Just as important, however, is the digital signature LicensIt attaches to each object. The signature, based upon standard RSA encryption, becomes invalid if a user alters the object or its associated copyright information without permission. If the altered object then comes in contact with either the OS plug-in or the author's LicensIt server, the system can warn that the object has been illegally altered. For content creators, LicensIt does provide a limited degree of active protection. A creator can, for example, set the "minimum permissions" on an object to allow read-only or read-copy-print access. And the authentication feature guarantees that when a user accesses a protected object, the server can confirm whether the object is in its original, unaltered state.
Hunt, however, acknowledges that active security of any sort is no more than a "speed bump," slowing down but not stopping unauthorized use.
LicensIt's real value is in making it easy for consumers to obtain copyright data -- and copyright permissions. A user viewing a photo in LicensIt format, for instance, might be able to access the creator's name, contact information, guidelines for publication or reuse, or even a catalog of related works. An AVI music clip might include similar data, as well as a list of the musicians involved and the instruments used. Even for material accessed offline, LicensIt will provide bare-bones copyright data that follow the object wherever it goes.
Status. According to Hunt, the LicensIt Express Packager and server will be available in prerelease form in October, priced anywhere from $700 to $20,000, depending on the size of the customer. The Creators' Toolbox, priced around $125, will follow in the first quarter of 1997. The freeware OS extension, which is necessary to open LicensIt objects, will be in controlled release as early as August.
For small users that do not want to set up their own servers, NetRights is working with a number of established royalty administration firms to set up third-party servers, on which content creators can store their information for a nominal fee. NetRights is also working with Infonautics, which provides online searching and royalty management services for publications, to present LicensIt to the Association of American Publishers as a candidate for their Digital Object Identifier (DOI) standard (see previous story).
Obstacles. Since LicensIt has not yet reached commercial release, it is premature to call it a genuine contender for any copyright management standard. At the very least, it faces the standard obstacle of bringing enough large users onboard to give it contender status, when those users themselves prefer to stay with well-known, established products.
LicensIt also faces a problem common to any application that requires a plug-in to operate: Downloading and installing the necessary software, however simple that may be, is still an inconvenience for users.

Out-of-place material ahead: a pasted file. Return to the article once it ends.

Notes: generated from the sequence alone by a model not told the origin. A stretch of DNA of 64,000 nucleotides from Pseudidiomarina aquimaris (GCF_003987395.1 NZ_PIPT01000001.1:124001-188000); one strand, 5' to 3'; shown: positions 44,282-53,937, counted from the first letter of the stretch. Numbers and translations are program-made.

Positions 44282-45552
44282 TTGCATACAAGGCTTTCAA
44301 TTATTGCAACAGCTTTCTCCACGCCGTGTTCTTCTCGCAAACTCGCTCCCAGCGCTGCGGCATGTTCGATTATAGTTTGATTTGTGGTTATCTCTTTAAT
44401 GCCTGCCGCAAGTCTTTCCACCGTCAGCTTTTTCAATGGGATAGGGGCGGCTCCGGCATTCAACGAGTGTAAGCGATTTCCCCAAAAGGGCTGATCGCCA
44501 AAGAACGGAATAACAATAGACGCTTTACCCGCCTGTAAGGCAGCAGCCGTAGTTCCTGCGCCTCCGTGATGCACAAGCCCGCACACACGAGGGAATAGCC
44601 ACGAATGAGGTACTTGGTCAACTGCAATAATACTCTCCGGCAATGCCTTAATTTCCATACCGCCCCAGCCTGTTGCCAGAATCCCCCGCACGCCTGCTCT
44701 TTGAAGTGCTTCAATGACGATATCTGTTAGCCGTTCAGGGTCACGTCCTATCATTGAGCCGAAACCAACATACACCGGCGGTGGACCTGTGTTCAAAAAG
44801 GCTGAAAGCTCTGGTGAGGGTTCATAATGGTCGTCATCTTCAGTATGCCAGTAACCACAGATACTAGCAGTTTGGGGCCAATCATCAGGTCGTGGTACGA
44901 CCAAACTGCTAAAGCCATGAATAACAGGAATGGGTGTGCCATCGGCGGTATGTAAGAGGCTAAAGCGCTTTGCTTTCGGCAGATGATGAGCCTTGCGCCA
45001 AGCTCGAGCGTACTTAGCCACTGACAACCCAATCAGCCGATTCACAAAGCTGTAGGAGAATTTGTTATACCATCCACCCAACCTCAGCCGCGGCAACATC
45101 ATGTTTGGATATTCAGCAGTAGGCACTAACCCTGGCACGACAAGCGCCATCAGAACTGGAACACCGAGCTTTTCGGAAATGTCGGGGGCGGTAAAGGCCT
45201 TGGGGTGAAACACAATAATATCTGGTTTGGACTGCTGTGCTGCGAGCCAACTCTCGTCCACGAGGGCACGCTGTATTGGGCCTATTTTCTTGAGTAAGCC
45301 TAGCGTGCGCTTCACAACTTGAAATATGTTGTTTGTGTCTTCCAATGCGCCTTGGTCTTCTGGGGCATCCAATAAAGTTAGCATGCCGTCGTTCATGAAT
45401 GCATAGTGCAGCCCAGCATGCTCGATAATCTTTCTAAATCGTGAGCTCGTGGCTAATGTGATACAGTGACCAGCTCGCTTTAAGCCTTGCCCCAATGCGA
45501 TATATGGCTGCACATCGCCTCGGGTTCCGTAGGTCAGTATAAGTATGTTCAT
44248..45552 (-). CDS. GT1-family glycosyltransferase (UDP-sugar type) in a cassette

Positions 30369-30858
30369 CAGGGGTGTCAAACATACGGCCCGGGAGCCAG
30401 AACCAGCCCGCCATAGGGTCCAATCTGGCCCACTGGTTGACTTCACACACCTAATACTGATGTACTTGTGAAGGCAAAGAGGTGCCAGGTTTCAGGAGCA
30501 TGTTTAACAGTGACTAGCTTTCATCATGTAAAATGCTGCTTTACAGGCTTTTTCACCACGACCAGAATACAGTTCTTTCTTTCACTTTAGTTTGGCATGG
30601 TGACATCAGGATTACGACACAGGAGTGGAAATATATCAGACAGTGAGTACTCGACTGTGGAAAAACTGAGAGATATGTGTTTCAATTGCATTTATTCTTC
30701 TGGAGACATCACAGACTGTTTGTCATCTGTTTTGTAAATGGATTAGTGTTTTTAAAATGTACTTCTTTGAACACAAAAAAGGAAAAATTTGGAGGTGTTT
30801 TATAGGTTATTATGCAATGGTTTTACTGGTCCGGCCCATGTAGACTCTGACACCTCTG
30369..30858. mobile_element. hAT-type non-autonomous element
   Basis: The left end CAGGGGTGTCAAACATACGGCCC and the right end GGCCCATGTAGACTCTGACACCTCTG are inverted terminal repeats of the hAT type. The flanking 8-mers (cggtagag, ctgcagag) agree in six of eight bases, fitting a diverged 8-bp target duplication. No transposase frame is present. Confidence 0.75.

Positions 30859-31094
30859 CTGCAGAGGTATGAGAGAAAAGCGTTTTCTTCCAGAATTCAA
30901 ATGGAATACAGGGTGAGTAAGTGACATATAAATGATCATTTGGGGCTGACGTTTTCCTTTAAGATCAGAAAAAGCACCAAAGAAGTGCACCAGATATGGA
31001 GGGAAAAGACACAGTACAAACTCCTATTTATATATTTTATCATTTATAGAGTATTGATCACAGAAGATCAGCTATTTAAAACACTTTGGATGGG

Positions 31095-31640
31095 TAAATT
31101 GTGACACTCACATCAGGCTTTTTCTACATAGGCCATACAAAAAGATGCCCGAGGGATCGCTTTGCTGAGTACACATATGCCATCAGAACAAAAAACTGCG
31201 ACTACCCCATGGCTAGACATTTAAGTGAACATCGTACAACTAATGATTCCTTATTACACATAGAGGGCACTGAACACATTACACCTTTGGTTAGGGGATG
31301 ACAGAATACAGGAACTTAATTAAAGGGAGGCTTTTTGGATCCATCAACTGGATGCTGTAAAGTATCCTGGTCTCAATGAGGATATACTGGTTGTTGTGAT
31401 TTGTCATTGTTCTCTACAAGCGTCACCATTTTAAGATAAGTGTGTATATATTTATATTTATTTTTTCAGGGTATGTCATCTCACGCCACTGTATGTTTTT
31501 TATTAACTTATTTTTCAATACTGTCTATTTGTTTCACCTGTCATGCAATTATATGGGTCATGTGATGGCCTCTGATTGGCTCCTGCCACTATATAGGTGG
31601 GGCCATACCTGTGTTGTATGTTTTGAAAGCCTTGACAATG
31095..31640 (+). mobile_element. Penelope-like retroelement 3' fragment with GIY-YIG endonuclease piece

Another shortcoming, according to Hunt, is the fact that once a user receives permission to open an object, there are no guarantees that it will remain in LicensIt format. While NetRights is working on a "once LicensIt-always LicensIt" formatting system, right now it remains up to the author and the licensee to agree that the object will remain in LicensIt format when it is republished.
Advantages. LicensIt has several advantages, however, that may help it along the road to wide acceptance. Unlike conventional protection technologies, such as IBM's Secure Container system, LicensIt does not expect users to pay for or even to apply for a decryption key before viewing an object. Copyright information, permissions and the object's signature are secure, but the object "payload" itself is always freely available, at least for viewing. A related advantage is LicensIt's ability to ease communication between content creators and potential customers, making the process of contacting an author, obtaining clearances or paying royalties as transparent as possible. Finally, NetRights has the advantage of staking an early claim in territory no one has thoroughly explored, even as the debate over online copyright continues to grow.
We find LicensIt interesting not because it relies upon new technology, but rather because it is targeted at content creators occupying the middle ground in the copyright debate. Some publishers, particularly those in professional reference markets, are looking for a system that guarantees a "pay-per-view" standard for online content. Many others, however (we venture to say the majority), are looking for a system that adds flexibility and openness to the traditional rules of exchange, without forcing them simply to abandon their works in cyberspace and hope for the best. LicensIt seems to strike this balance. We suspect that whether or not the AAP settles on LicensIt for its DOI standard, this system and others like it will have a major impact on the future of Internet publishing.
NetRights, One Court St., Suite 370, Lebanon, NH 03766; phone (603) 448-3355, fax (603) 448-1580. Internet: www.netrights.com
© Copyright 1997 Seybold Seminars; Last modified 4/10/97 at 12:31:17 PM.